Massage appointments are available daily, with additional evening appointments Monday – Thursday until 8pm and every Saturday morning.

To book your massage appointment, you can give us a call on 023 8025 3317 or make a booking online here.

Read more about sports massage.


Post Marathon Recovery Tips

Posted on 23rd April 2017 by

Whatever your running challenge, whether you’ve run a full 26.2 miles at The London Marathon, ABP Southampton Marathon, the 13.1 miles ABP Half or taken part in a 10k or 5k run, these events can take their toll on your body and mind.

What you do post race plays an important part in your recovery, just like your training and race preparation.

Here’s our top tips to maximise your recovery

  1. Keep hydrated, drink plenty of fluids following the race and in the days after.
  2. Take a bath in Epsom salts and alternate this with a contrasting cool bath or shower to really stimulate circulation.
  3. Make sure you keep moving. However tempting it is to just collapse in an exhausted heap and have a few relaxing days, if you can keep your body lightly active it will help your recovery. Doing some gentle alternative exercise such as swimming or yoga can really help in the week or so after an event. It can take about 2 weeks post marathon for your muscles to return to full strength, so ease back into running gradually.
  4. Increase your protein intake following the event to aid the recovery process.
  5. Invest in a post event sports massage. This will help ease any muscle stiffness and soreness, and improve recovery rate. The best timing for a light massage is 1 to 3 days post event, or 3 to 5 days post event for a deeper tissue massage. You can also use a foam roller, massage stick or massage ball to ease up and loosen out tight areas.

Read More: Exercise Pain – What you need to know about DOMS

#ABPMarathon #ABPHalfand10K #SouthamptonMarathon #10k #5K #LondonMarathon

Win A 30 Minute Sports Massage Today!

Posted on 18th December 2016 by

Sports Massage Chandlers FordIt’s finally almost here. Tomorrow we are opening the doors to the new clinic and studio, ready to welcome you and help you live a healthy, active, positive life, free of pain and injury. For our last giveaway, you can win a 30 minute sports massage. Just like and share this post!

We can’t wait to see you in our new clinic.

January 10% Off For All Who Like & Share Our Page Today

Posted on 12th December 2016 by

10% off at goPhysioThis time next week we’ll be opening the doors to our new clinic. Welcoming you to wonderful surroundings and facilities which support and promote your physical health this January.

To celebrate, today – everyone who Likes our Facebook Page, Follows us on Twitter or Instagram AND shares this post, will receive a voucher for 10% off physiotherapy & sports massage throughout January.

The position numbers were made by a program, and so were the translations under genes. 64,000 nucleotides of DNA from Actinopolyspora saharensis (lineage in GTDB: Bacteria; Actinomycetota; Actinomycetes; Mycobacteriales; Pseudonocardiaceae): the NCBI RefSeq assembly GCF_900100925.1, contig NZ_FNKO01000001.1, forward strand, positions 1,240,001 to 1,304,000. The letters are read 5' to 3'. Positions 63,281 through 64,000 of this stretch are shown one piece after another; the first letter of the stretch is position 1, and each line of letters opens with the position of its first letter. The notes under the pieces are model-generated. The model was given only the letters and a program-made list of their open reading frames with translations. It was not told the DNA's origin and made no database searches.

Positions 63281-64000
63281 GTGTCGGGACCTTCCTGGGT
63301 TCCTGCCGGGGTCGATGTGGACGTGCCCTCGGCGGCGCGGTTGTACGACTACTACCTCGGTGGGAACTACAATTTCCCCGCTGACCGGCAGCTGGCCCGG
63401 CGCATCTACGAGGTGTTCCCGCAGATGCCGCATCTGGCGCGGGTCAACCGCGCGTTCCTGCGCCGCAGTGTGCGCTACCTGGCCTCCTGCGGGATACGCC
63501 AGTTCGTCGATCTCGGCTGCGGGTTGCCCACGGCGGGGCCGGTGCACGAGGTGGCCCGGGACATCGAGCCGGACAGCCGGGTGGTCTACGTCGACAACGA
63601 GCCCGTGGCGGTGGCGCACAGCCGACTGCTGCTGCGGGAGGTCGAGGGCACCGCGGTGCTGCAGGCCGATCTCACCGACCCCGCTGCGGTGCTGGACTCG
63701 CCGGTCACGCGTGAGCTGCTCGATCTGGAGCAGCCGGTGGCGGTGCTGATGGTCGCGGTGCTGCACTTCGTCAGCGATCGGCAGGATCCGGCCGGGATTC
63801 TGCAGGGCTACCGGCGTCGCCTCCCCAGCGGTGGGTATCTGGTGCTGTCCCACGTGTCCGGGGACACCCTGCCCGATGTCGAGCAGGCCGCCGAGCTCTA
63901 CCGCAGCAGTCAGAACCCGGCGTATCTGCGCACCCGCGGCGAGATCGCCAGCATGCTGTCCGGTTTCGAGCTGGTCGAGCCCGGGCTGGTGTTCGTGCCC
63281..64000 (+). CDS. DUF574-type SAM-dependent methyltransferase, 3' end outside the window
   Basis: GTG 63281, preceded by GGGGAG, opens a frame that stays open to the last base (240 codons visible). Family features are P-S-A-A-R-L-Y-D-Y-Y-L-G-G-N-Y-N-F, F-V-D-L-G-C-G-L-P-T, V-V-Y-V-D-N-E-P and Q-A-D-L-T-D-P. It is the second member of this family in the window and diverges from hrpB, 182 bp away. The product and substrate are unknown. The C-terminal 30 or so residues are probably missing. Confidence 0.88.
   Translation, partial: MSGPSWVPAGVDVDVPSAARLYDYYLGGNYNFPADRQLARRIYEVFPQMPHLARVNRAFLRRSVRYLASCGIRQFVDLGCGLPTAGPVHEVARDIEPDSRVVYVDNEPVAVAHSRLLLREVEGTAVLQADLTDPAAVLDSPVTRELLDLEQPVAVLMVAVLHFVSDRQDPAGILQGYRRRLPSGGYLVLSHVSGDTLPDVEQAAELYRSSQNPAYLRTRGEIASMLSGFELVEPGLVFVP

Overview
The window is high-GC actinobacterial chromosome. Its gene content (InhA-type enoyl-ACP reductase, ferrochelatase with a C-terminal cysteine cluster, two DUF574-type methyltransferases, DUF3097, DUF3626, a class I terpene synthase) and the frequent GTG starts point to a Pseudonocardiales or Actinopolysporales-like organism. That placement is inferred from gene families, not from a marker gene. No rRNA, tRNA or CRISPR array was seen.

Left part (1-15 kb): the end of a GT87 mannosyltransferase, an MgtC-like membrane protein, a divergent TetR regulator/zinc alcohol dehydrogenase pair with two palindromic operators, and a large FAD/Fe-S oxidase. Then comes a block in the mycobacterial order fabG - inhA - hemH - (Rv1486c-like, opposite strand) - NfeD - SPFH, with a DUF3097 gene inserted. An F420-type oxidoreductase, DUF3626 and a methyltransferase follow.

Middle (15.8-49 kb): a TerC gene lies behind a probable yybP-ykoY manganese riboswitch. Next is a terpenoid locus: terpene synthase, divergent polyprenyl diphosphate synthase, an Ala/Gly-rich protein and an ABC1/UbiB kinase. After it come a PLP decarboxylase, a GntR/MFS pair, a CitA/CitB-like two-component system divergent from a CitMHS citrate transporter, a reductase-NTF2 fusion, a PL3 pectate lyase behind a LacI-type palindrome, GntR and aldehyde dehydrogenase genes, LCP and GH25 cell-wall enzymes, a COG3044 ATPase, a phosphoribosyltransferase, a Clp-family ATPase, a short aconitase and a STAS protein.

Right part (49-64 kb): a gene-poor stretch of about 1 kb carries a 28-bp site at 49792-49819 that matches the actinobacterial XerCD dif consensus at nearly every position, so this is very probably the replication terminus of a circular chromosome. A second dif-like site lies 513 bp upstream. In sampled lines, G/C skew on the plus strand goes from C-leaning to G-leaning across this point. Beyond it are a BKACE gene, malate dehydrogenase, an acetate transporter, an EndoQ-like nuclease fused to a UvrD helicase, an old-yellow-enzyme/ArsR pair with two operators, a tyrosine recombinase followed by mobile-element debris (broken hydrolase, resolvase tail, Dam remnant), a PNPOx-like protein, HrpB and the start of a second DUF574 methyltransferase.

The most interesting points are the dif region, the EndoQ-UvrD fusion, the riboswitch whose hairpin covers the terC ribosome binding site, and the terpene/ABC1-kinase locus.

New Online Booking Facility – Making An Appointment Just Got Easier

Posted on 27th June 2016 by

Today we launch a new online booking facility. You can use this to book appointments for:

It’s much more user friendly than our old system. You just need to register online, select what type of appointment you need, select a practitioner (if you have a preference) and find a day and time slot that suits you best.

Not all our appointments are available online, so if you can’t see a convenient appointment then give us a call. We aim to be as accommodating as possible.

Take a look at our new online booking system and book your appointment today!

online booking

Hampshire Hilly Hundred

Posted on 6th May 2015 by

Cycle 80 miles or 100 miles. What’s another 20!

  • Avoid the main roads and see some lovely scenery, pass through the Downs and experience some hill-work. The Hampshire Hilly Hundred is known for its elevation so you can be sure to feel it in your legs.
  • If you are going to take part be sure to have plenty of miles under the belt, and some hill sessions. Otherwise you may find the body will give up. Your legs will burn, your back and neck will ache, and your bum too.
  • To avoid the risk of injury or if you’re new to this type of challenge, make sure that your bike is the right fit and set up to your specifications. Make sure you are fit to the demands of the cycle. If needs by cycle part of the route in preparation.
  • Take some energy food with you and lots of drinks for hydration. Don’t want those hills beating you.
  • Once you’re finished do a slow, easy cycle on your bike to cool down, followed by walking around to ease your back into the upright position and take advantage of the post-race massage. This will help your legs feel better and have less of that post-exercise ache the following day, leaving you ready to cycle some more!
  • If you want to go the whole hog have an ice bath as well. Though that may not be for everyone.

goPhysio will be on hand at the Hampshire Hilly Hundred this year providing expert advice and that all important post race massage, come and say ‘Hello!’